New ‘E-Beetle’ Trademark Hints the VW Beetle Might Come Back As an Electric Car
If history is any indicator, the Beetle can’t stay gone for long.
After 74 years of (mostly continuous) service, Volkswagen announced in 2019 that it was killing off its long-loved Beetle—for real this time. No more redesigns, no more punch-buggy road trips with your kid brother, just life as a chapter in the German automaker's history books. At least, that's what we thought. A new trademark filed by Volkswagen suggests that not only might Wolfsburg be bringing back the Bug, but that it could also be powered by electricity.
According to the European Union Intellectual Property Office, Volkswagen filed an application for the "e-Beetle" trademark on Thursday. At the same time, it also submitted several other applications for well-known nameplates, including "e-Golf Classic," "e-Karmann" and "e-Kübel". Two weeks prior, the "e-Samba" also got a trademark filing.
It's worth noting that Volkswagen CEO Herbert Diess told the world just last year that the Beetle is dead forever. As in, really dead, never coming back. And that went against a statement that Diess himself made just two years prior, hinting that the People's Car could eventually become powered by batteries and built on the Volkswagen's all-new MEB platform.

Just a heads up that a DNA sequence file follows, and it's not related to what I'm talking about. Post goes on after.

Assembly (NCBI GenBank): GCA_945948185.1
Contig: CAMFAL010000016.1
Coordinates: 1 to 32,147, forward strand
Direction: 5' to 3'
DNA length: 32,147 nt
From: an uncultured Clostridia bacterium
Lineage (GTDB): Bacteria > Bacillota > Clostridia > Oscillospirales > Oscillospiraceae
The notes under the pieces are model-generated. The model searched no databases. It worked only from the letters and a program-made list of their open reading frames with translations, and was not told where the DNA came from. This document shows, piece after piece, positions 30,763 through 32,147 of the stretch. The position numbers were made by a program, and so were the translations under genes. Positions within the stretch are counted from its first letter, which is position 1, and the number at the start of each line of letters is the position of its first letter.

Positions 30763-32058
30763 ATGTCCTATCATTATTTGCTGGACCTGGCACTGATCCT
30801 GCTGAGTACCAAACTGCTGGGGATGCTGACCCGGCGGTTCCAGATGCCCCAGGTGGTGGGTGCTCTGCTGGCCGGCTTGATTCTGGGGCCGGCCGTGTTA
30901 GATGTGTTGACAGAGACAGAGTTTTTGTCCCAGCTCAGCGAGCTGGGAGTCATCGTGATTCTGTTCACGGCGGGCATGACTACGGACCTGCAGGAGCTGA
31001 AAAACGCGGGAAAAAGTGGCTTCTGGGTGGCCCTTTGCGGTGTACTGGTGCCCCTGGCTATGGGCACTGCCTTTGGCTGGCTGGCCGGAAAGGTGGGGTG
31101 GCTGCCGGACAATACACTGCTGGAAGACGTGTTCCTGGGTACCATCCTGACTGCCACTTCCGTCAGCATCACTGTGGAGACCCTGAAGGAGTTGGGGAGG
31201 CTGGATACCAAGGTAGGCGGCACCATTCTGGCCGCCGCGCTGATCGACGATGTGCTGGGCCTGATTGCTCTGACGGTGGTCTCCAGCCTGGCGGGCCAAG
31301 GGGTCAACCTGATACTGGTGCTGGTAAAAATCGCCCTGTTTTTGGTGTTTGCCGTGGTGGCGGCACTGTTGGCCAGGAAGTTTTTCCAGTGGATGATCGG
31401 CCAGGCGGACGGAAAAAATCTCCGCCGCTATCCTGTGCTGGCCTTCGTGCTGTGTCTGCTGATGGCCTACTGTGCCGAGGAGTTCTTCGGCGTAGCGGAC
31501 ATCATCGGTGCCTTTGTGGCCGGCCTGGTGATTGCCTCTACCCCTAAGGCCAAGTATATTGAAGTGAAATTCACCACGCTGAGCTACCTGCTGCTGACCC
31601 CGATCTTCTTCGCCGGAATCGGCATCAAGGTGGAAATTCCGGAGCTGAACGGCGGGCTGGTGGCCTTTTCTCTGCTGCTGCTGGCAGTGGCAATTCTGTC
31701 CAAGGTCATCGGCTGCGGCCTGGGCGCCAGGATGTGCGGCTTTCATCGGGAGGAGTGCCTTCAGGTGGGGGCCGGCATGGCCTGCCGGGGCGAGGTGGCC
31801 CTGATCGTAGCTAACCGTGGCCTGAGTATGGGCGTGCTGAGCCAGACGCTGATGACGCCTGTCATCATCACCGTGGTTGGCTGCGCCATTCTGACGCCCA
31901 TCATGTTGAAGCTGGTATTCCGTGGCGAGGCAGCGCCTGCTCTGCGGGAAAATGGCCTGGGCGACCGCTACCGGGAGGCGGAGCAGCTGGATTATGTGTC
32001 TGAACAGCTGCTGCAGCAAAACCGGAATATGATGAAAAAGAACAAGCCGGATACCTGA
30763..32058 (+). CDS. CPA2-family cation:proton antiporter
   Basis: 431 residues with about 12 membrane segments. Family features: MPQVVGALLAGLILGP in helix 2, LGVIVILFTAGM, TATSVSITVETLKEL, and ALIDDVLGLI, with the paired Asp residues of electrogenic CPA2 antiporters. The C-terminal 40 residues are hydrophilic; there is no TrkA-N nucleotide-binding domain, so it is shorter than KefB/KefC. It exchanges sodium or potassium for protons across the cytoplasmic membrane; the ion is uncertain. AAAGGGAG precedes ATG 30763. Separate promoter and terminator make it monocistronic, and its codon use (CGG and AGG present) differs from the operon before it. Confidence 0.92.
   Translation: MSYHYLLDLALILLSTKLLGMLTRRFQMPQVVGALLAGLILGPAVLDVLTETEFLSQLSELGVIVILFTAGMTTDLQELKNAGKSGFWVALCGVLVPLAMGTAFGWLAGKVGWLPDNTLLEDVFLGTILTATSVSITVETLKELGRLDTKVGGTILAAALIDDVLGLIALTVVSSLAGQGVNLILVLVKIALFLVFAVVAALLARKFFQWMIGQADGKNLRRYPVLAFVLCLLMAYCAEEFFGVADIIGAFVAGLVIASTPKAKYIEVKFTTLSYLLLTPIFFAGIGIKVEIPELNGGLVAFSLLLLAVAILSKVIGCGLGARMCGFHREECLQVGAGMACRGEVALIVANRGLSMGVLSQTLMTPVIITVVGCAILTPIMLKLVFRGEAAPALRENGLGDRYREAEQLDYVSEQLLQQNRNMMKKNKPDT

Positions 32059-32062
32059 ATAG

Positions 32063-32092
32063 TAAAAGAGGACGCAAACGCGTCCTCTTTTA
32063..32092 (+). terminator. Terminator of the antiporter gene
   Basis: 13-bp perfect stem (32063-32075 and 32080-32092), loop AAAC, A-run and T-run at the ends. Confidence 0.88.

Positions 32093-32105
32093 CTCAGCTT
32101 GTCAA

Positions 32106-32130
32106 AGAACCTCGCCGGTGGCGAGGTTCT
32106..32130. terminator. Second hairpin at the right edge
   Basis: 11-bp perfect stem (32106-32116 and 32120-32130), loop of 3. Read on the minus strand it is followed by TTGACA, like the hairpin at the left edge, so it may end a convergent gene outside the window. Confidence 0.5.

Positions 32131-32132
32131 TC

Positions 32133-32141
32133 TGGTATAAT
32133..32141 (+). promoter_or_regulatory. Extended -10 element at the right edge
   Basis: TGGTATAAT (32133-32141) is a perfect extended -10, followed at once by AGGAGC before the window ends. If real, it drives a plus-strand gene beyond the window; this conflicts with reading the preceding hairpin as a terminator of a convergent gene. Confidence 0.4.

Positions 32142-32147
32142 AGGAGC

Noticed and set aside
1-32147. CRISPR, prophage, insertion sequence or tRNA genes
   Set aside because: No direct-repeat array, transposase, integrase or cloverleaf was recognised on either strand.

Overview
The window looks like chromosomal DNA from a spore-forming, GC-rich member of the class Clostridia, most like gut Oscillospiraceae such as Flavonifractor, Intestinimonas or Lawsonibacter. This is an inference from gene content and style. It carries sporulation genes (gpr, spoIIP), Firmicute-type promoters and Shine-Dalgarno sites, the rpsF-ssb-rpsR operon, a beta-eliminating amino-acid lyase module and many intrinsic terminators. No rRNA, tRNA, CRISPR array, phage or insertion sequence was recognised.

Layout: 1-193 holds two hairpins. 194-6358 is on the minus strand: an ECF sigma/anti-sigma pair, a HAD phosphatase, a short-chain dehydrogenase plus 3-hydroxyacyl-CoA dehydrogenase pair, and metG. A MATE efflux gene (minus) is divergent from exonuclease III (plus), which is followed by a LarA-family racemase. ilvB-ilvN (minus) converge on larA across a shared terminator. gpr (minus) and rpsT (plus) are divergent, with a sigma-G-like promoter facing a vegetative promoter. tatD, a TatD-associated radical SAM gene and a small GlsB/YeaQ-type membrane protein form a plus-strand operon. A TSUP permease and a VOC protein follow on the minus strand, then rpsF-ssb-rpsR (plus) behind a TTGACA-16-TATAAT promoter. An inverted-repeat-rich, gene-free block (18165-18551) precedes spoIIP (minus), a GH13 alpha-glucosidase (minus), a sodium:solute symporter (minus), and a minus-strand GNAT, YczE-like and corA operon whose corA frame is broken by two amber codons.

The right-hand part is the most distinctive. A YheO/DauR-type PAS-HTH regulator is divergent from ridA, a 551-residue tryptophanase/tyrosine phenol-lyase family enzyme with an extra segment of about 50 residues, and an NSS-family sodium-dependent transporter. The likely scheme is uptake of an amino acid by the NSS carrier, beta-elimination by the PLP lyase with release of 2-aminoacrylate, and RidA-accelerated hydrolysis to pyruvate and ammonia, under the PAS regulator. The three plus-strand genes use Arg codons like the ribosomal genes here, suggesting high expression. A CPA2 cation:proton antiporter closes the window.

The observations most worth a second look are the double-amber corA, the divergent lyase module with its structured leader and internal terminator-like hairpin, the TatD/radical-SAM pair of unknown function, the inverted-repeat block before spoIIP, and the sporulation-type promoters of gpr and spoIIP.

Diess classified the Beetle as an emotional concept that the brand needs—that is, an unconventional vehicle that carries forward that brand's strong heritage. The Beetle certainly fits into that category, as does the Microbus and Kübelwagen.
We already know the Bus will be reborn and electrically powered in 2022, and the trademark for the e-Kübel suggests something else could be on the horizon. Perhaps a CrossCabriolet of sorts? It's too early to know for sure, but the trademark filing covers vehicles, motor vehicle parts and accessories, as well as vehicle service.
If not an outright revival, another possibility of the trademark is to legitimize an expansion on reviving classic Volkswagens. In late 2019, VW unveiled its partnership with eClassics, debuting two E-Käfers, ("Käfer" meaning "Beetle" in German) which were essentially Type 1 Beetles retrofitted with components derived from the E-Up! city car.
Volkswagen displays strong pride in its rich heritage, especially when it comes to sporty and classic nameplates. It would't be too far-fetched to expect the brand to revive one of its most iconic vehicles of all time, but that's for us to find out later.
Got a tip? Send us a note: email@example.com